This week we finished our second book of December’s “Month of Holiday” themed books, with Sabrina Jeffries’s paperback romance novel, ‘Twas the Night After Christmas.
Okay, as I’ve said before, I am NOT a fan of romance novels. I find them tedious, ridiculous, and poorly written. I think trashy romance novels are a waste of reading time – why would I read a book with a cast of poorly-developed characters, who have a lot of sexual tension that boils over into a very brief, very disappointing sex scene? Why? For that very brief, very disappointing sex scene, I guess.
‘Twas the Night After Christmas was a story about a British earl during the last 18th Century who has been estranged – by suspicious circumstances – from his mother. He receives a letter that his mother is gravely ill, and decided to visit her before her death. When he arrives, he realizes it was just a clever rouse from his mother’s companion, the stereotypical “lonely widow with a child, who doesn’t understand how beautiful she is, and has, despite her previous marriage, never gotten in touch with her passionate, sexual side.” The two have an instant sexual attraction, despite the fact that they hate each other (… who possibly would have guessed?). They both need to overcome their fatal flaws – the Earl, his pride, the widow, her lack of self esteem – to realize that their attraction goes beyond the sexual. Blah, blah, blah.
I don’t know if you can tell, but I really wasn’t too impressed by this book. The characters are generic – attractive sex-god with a chip on his shoulder, virginal woman who doesn’t know her self worth, meddling old woman who wants to see everyone happy – and the “romance” is pretty basic. I did enjoy a few of the little twists Jeffries included in the plot, and I liked her few references to historical moments that were taking place at the time of this book (the publication of Twas the Night Before Christmas, for example).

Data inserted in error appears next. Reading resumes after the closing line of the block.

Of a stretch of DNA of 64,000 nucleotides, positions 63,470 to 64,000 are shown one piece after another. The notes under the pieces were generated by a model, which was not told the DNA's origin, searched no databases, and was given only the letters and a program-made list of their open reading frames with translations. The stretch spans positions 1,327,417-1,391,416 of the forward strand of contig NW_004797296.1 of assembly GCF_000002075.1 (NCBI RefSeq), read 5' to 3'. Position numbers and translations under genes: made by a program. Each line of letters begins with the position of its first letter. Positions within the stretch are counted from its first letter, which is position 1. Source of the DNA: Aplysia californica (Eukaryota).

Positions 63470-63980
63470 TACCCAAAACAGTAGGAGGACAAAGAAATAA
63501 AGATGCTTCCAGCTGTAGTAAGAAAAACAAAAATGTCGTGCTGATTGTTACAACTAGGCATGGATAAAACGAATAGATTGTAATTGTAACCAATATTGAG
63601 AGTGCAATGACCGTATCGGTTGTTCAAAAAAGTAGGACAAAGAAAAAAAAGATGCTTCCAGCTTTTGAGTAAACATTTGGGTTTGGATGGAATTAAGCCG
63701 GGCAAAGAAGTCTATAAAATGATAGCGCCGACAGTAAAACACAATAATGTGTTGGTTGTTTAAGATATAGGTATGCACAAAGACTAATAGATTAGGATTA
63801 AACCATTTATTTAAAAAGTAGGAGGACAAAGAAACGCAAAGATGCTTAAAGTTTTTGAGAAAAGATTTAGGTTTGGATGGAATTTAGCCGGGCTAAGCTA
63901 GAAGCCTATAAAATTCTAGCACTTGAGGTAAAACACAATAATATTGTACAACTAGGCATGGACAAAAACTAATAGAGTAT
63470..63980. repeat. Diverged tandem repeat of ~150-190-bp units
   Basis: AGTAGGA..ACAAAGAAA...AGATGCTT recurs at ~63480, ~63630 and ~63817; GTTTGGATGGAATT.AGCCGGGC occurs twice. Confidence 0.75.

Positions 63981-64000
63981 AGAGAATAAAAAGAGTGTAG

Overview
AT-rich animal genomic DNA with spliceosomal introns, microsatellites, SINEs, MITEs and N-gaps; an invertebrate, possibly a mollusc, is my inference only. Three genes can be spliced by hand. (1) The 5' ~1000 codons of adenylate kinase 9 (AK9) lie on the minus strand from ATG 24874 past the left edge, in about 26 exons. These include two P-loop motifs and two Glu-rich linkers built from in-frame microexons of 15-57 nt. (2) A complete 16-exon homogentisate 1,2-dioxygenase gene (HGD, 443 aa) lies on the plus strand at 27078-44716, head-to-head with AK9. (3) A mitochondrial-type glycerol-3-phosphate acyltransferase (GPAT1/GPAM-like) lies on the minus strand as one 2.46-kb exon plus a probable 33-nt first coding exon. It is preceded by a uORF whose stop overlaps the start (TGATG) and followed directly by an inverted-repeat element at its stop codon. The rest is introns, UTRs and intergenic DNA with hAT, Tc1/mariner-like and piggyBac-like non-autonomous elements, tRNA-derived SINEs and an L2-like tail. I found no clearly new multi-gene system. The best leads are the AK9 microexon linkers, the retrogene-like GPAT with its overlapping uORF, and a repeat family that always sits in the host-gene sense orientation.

Maybe I’m being too harsh on paperback romances. I tend to stay away from them because I feel like I’m looking for MORE out of my reading time than a generic plot, and two disappointing sex scenes. As pointed out by my lovely friend Alyssa (who is a big romance novel fan), that’s kind of the point of these books. They are light, they are easy to read, they have enough romance to live vicariously through without overwhelming our lives…
If you’re a fan of romance novels, you’ll like this book. Jeffries is a pretty decent writer (as if I could judge… I’m a reader, not a writer), and she has a way of making you stay involved in the story, even if you’re not too fond of it. If you’re looking for something “hot and steamy” this holiday season, I would recommend this book. The story is predictable, but Jeffries throws in enough “supporting” plot twists to keep you interested. This one was not for me, and this book will be making its way into a package to my friend Alyssa (meaning: I’m not keeping it on my shelf, or reading it again).
What do you think? Am I being too harsh on the genre as a whole? Have you read this book, and think you can defend its honor?